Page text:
Posts Tagged ‘family therapy’

Regarded by many as “the conscience of psychiatry” for his efforts to promote mental wellness and reform health care, Dr. Breggin is a staunch advocate against the over-diagnosis and overuse of psychiatric medications, the oppressive drugging of children, electroshock “therapy,” and fictitious biological theories promoting “chemical imbalances” in the brain. Dr. Breggin will present a full-day workshop on psychiatric drug withdrawal in children. For more information go to:

“Adults adopt the stance of being “cool” and free from intense feelings of any sort. But such counter-valuing is another form of suppressing our highest nature:

If you are a man and you are are not struck dumb by your woman once in a while, you’re missing something, you’re being blind to something which is there—and vice versa, of course. As a matter of fact, there is as much de-sacrilizing of the male by our females as there is the other way around. It’s just isn’t done. Its permitted, I think, still for a husband to adore his wife: that is, to get really sloppy about it in a nice way. I don’t think it’s possible anymore for a woman to get sloppy about their husbands. I think that is forbidden.”

Abraham Maslow in The Right to Be Human, by Ed Hoffman

“You cannot solve your problems by taking psychoactive substances that impair your mind and the expression of your sprit. From illegal drugs to psychiatric medications, drugs suppress and distort our real emotions and should be avoided, especially in time of suffering and fear when we need to know what we are feeling to control our actions.”

Peter Breggin, M.D., Medication Madness

By Cameron W. Meredith, Ph.D., Professor Emeritus

It is educational and psychological madness that:

1. While everyone agrees on the tremendous value of education in our democracy, we provide only 180 days of public school education.
2. While there is considerable agreement on the psychological principle of spaced learning we jam it all in long school days and homework only 9 months of the year.
3. We all know about newer and encouraging psychology such as Adlerian and Third Force Psychology, we still practice first force psychology namely behaviorism and obedience training called assertive discipline with belief in punishment and bribing.
4. While, since WWII, we believe in freedom and democracy, we still have too many autocratic schools and families practicing order without freedom as well as compulsory homework.
5. While we all agree on the value of cooperation, the helping relationship, and getting along together, we impose competition in our classrooms namely the ABCDF grading system where helping or receiving help is considered cheating.
6. While we all know how encouraging it is to have the freedom to choose and, when we invite and involve students in an atmosphere of freedom and cooperation, they become more responsible and feel that they belong, we are often inclined to tell them what to do and learn with few if any choices.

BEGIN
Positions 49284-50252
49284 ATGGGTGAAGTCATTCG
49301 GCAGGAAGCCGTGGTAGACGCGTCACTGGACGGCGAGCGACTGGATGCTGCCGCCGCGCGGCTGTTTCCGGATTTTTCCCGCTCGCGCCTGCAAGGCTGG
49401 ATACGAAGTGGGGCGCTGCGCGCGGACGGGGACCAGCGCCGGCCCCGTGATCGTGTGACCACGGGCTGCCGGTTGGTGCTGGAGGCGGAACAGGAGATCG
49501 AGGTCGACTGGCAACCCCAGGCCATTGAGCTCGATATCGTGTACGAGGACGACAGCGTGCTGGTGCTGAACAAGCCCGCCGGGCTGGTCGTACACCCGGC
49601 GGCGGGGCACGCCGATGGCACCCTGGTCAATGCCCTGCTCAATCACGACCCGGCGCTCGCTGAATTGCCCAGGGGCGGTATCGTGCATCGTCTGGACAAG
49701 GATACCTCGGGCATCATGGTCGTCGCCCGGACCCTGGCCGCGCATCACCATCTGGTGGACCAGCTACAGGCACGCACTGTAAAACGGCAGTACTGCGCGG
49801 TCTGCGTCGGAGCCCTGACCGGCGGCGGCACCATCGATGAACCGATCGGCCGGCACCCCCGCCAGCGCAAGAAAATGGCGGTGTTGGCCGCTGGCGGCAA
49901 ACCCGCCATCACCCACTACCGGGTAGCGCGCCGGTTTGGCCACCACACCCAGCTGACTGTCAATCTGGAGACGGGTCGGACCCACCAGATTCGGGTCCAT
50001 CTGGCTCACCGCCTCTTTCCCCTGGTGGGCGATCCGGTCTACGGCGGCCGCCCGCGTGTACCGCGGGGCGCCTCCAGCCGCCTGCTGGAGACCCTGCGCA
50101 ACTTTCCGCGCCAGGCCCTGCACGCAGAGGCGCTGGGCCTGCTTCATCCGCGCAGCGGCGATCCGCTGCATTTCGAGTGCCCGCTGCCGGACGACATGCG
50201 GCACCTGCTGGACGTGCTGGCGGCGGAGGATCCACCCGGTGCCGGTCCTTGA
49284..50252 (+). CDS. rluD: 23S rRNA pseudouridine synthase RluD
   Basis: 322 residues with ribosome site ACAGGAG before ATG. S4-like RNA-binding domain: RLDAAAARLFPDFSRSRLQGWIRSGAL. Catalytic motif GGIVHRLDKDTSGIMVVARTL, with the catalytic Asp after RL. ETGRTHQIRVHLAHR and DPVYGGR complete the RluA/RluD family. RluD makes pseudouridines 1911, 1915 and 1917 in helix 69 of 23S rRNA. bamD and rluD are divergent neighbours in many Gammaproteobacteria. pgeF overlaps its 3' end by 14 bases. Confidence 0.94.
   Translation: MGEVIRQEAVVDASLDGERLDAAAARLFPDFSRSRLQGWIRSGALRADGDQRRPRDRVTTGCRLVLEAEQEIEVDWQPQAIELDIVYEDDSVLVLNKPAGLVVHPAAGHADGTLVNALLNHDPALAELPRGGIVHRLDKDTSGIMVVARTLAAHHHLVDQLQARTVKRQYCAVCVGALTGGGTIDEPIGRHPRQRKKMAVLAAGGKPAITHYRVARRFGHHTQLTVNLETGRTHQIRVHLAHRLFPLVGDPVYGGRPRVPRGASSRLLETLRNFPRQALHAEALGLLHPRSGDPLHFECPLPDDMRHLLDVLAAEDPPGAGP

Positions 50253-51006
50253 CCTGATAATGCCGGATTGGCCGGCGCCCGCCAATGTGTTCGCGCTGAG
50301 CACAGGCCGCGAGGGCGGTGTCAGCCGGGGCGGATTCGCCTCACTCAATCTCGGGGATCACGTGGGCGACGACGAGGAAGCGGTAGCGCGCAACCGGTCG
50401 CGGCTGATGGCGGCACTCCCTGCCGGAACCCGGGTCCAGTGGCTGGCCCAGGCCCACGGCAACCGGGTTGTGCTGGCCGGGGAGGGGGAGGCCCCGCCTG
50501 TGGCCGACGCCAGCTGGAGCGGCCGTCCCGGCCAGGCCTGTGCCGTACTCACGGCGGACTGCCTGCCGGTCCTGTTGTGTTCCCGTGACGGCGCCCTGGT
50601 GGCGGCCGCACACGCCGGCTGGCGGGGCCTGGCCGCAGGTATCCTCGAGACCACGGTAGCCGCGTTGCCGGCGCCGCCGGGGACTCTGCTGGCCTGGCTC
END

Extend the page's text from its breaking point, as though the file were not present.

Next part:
7. While we do a pretty good job of imparting knowledge and encouraging memorization in preparation tests, we often do a poor job in teaching the use of knowledge for daily living.
8. While there is considerable need for compulsory school attendance in a democracy for thirteen years, there is little agreement on the length of the school day. There is pressure to lengthen the school day. Almost all teachers demand homework as if it is compulsory. Then, as if mandated, there is three months with no school.

Every day Geri and I have clients come in convinced by some one that they have a chemical imbalance, brain damage, genetic defect, or traumatized from the past. In short victims of their biology or heredity. We believe that the symptoms are real but the cause of their problem is misleading. Perhaps a better description for their symptoms is “unhappiness”. If they could change the opinion they have of their self and know what choices to make with an important relationship in their life, an improvement in their mental health would occur. In short, they feel happy.

This includes the variety of symptoms we see from anxiety, depression, anger, ADHD, to the more serious bi-polar.

William Glasser does a better job of describing what I am attempting to say when he writes:

“How can such a common, easily understood word such as unhappiness possible describe all the misery and mayhem that exists around us? My answer is: unhappiness is not simple. . . . it can appear in our lives in many different forms and lead to a myriad of feelings, thoughts, and behaviors that puzzle, frighten, and disturb us. Severe unhappiness can lead to bipolar disorder, schizophrenia, and chronic, excruciating pain with no pathology to explain it, as in the condition called fibromyalgia.

A more accurate title for the DSM-IV would be The Big Red Book of Unhappiness. No matter how we experience it, almost every symptom can be traced back to its origin: relationships that lack love, respect, or both. By making choices that help us stay connected with each other, the unhappiness can be over come. Caring and respecting, never controlling, are the cornerstones of mental health.” (p. 57)

William Glasser, Warning Psychiatry May Be Hazardous to Your Mental Health

You cannot deny the power of social networking.

20+ years ago, someone would give you a phone number if they wanted you to contact them.
10 years ago, it became an email address that most would hand out first.
Today, it’s a “friend request” on a social network!

Carter & Evans Marriage and Family Therapy has joined the Facebook community: Carter & Evans on Facebook

We will be using Facebook and our Blog here to keep our clients, friends, and partners updated with news and events for everything from local group meetings to resources for learning more about Adlerian psychology.

We look forward to seeing you!

Carter & Evans Marriage and Family Therapy
Tampa, Florida